The New Pass System That is Making Waves


Kendal Detwiler, Editor

At the beginning of this school year, Quakertown High School introduced an app called “SmartPass” to replace the paper pass system that we have implemented for as long as we can remember. The app was created by a group of high school juniors (now college juniors) and an assistant principal at Methacton High School, located in Eaglesville, Pennsylvania. The creators have considered the app an “honor system.” The creators mention how this is not about tracking where the students are going, Over 200 public schools in America have brought in this app. One of the main goals of this new feature was to reduce violence and vandalism within areas of the school, then also have a safer outcome. Earlier this month, we sent a survey to the students of QCHS to gather their opinions on a new feature to our school.

We walked in on the first day of school and got introduced to this system. Initial thoughts that some of the students had were “it’s absurd and doesn’t seem like a good system to regulate. it seems extreme” and “It was going to take a while to set up, while just asking and going was faster.” Not a positive response at all, with only five out of 160 responses having a positive response for their beginning of the year opinions. In the responses, students used the words “stupid” and “controlling.” Now that we are a few months into the school year, maybe their opinions have changed. Ten kids had a positive feeling about SmartPass at this point in the year, with 5 people having a different opinion after the first couple months. The gist of what people were saying was said in this response, saying “No, it is still a time consuming and confusing process. The teachers have no idea how to use it, notifications do not pop up, so if a pass is unseen, you cannot leave and may miss an appointment with a teacher just because they couldnt confirm the meeting. If a bathroom is full you arent allowed to use the bathroom? How was staff able to take a human right away from students as simply as smartpass. The whole system is filled with flaws that cannot be mended.”

On each school day, a student receives 5 SmartPasses, and once you’re out, you’re out. From the survey, it was determined that 30% of students use 2 passes, 29.4% use 1 pass, 16.9% use 3 passes, 4.4% use all of their passes and will need more, 3.1% use 4 passes, and 1.9% use 5 passes. The passes can be used for a variety of reasons, like going to the bathroom or another classroom, or just to get out of class with no specific reason. You have the 2 groups of people who will use it for the correct reasons, but then the people who are using it for the incorrect reasons. From this data, 46.9% of students have neglected to set up a pass. That can be determined by not caring and/or simply forgetting, but either way, it is not the right thing to do as it is against the policy that the school has created; however, 53.1% did typically set up a SmartPass.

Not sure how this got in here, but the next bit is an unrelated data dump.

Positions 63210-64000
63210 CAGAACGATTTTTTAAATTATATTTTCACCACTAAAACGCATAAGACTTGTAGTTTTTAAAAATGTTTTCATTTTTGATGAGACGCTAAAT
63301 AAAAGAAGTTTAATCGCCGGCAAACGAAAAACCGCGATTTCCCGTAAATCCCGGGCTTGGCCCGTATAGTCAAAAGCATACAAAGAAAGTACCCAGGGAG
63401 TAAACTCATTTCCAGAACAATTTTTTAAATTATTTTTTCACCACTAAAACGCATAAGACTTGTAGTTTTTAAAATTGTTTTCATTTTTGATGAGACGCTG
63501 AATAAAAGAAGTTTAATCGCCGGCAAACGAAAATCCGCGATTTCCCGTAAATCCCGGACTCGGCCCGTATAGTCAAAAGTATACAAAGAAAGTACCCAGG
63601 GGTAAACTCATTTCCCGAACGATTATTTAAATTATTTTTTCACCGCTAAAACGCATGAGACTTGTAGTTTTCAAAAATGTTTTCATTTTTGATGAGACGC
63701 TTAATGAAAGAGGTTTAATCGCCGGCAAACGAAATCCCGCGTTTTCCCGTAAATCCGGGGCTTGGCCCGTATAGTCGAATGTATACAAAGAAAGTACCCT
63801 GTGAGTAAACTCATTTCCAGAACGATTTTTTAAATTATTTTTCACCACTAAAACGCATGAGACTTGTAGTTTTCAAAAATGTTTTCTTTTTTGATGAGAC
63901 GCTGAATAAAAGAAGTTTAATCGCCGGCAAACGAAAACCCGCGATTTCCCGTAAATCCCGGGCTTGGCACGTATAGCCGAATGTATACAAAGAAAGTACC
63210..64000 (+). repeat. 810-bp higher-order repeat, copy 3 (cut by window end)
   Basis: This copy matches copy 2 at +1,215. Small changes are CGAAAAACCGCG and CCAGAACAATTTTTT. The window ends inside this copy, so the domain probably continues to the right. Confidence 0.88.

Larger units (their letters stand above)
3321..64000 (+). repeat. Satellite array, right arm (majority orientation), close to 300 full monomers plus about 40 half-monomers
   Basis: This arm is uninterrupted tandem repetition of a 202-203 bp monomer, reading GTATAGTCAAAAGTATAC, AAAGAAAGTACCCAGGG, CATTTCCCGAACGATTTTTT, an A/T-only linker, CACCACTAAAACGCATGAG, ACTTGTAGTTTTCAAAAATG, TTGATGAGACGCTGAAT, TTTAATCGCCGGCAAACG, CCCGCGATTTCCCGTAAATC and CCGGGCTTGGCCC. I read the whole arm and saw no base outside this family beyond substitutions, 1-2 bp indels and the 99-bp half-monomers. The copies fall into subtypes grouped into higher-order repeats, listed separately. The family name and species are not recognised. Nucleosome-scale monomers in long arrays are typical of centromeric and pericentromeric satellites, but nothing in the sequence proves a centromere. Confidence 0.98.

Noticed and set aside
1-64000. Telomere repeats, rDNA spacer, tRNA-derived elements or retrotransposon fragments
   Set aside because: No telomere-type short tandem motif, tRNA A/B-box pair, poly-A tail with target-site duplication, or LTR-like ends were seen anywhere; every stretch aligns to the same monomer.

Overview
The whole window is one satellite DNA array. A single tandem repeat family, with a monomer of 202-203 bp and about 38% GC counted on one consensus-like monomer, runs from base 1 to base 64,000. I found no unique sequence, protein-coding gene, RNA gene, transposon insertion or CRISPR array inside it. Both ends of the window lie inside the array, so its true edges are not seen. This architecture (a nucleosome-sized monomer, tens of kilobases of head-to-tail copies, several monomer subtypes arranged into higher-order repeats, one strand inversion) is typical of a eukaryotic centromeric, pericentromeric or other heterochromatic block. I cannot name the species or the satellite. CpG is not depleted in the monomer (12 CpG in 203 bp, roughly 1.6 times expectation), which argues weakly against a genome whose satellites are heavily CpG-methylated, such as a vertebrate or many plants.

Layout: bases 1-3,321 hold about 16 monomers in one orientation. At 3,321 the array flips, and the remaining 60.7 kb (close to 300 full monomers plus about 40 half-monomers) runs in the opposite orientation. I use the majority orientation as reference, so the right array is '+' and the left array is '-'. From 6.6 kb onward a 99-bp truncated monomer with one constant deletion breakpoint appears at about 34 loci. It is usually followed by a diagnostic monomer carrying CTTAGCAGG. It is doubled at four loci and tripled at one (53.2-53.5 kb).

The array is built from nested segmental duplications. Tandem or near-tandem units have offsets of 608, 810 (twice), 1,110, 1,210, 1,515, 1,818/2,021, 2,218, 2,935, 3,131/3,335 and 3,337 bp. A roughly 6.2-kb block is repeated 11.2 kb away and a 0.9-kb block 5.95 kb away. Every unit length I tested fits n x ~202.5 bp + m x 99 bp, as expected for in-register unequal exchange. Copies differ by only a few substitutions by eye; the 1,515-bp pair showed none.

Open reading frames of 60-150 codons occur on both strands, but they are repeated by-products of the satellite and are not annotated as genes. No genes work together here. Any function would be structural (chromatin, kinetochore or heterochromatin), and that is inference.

The neglect, however, can go hand in hand with the responsibilities that teachers have with the system. They can see what passes their students are setting up, plus the timer that is set with each pass. Occasionally, teachers will tell students to not set up a pass and just go with 55.6% saying that they have had a teacher do that and 44.4% having them always create a pass. If an administrator writes up a student for not using the pass, but it was the teacher who did not care, would administration have the teacher’s back? Or would all the blame be put on the student. Teachers also have the ability to track where a student is going with students responding with “It felt like an invasion of privacy.” 93.1% of responders have not had a teacher track them, with the remaining 6.9% have had a teacher track their pass. The survey allowed students to share their experiences about the tracking. A student said “My teacher was showing us how many people were out. And how much time we were out.” Another said that a teacher would not let them out to where they needed to go, and that is technically against the law. Many teachers believe that this will be a much easier system, however the task of enforcing it will involve more time dedicated to it then they imagined before.